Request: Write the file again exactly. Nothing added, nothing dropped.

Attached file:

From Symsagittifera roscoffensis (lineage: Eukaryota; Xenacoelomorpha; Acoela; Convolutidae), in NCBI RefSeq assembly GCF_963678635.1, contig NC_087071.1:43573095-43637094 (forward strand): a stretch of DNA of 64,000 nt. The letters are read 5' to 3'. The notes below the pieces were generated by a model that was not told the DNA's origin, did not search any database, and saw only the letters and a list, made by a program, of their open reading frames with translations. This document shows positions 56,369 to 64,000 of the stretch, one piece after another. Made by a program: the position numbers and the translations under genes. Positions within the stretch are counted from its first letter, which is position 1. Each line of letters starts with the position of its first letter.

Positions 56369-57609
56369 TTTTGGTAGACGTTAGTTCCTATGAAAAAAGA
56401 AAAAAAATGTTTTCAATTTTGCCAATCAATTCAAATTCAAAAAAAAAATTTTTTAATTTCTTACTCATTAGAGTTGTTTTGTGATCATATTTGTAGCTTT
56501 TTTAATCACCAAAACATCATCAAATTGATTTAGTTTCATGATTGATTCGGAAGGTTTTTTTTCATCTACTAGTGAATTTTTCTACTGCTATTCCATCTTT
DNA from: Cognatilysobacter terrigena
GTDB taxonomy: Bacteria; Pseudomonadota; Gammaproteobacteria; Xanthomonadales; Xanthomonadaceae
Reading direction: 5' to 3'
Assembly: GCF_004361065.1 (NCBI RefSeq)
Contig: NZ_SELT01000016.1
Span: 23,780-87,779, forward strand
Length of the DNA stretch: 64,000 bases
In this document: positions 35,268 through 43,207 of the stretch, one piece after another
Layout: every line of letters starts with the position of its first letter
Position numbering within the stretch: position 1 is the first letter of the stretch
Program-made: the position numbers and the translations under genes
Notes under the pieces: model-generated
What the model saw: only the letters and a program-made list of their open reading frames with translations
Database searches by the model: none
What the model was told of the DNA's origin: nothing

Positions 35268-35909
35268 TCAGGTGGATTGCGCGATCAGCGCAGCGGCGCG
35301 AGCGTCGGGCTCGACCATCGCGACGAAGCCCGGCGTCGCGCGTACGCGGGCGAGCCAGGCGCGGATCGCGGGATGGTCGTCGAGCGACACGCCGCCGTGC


From Symsagittifera roscoffensis (lineage: Eukaryota; Xenacoelomorpha; Acoela; Convolutidae), in NCBI RefSeq assembly GCF_963678635.1, contig NC_087071.1:43573095-43637094 (forward strand): a stretch of DNA of 64,000 nt. The letters are read 5' to 3'. The notes below the pieces were generated by a model that was not told the DNA's origin, did not search any database, and saw only the letters and a list, made by a program, of their open reading frames with translations. This document shows positions 56,369 to 64,000 of the stretch, one piece after another. Made by a program: the position numbers and the translations under genes. Positions within the stretch are counted from its first letter, which is position 1. Each line of letters starts with the position of its first letter.

Positions 56369-57609
56369 TTTTGGTAGACGTTAGTTCCTATGAAAAAAGA
56401 AAAAAAATGTTTTCAATTTTGCCAATCAATTCAAATTCAAAAAAAAAATTTTTTAATTTCTTACTCATTAGAGTTGTTTTGTGATCATATTTGTAGCTTT
56501 TTTAATCACCAAAACATCATCAAATTGATTTAGTTTCATGATTGATTCGGAAGGTTTTTTTTCATCTACTAGTGAATTTTTCTACTGCTATTCCATCTTT
DNA from: Cognatilysobacter terrigena
GTDB taxonomy: Bacteria; Pseudomonadota; Gammaproteobacteria; Xanthomonadales; Xanthomonadaceae
Reading direction: 5' to 3'
Assembly: GCF_004361065.1 (NCBI RefSeq)
Contig: NZ_SELT01000016.1
Span: 23,780-87,779, forward strand
Length of the DNA stretch: 64,000 bases
In this document: positions 35,268 through 43,207 of the stretch, one piece after another
Layout: every line of letters starts with the position of its first letter
Position numbering within the stretch: position 1 is the first letter of the stretch
Program-made: the position numbers and the translations under genes
Notes under the pieces: model-generated
What the model saw: only the letters and a program-made list of their open reading frames with translations
Database searches by the model: none
What the model was told of the DNA's origin: nothing

Positions 35268-35909
35268 TCAGGTGGATTGCGCGATCAGCGCAGCGGCGCG
35301 AGCGTCGGGCTCGACCATCGCGACGAAGCCCGGCGTCGCGCGTACGCGGGCGAGCCAGGCGCGGATCGCGGGATGGTCGTCGAGCGACACGCCGCCGTGC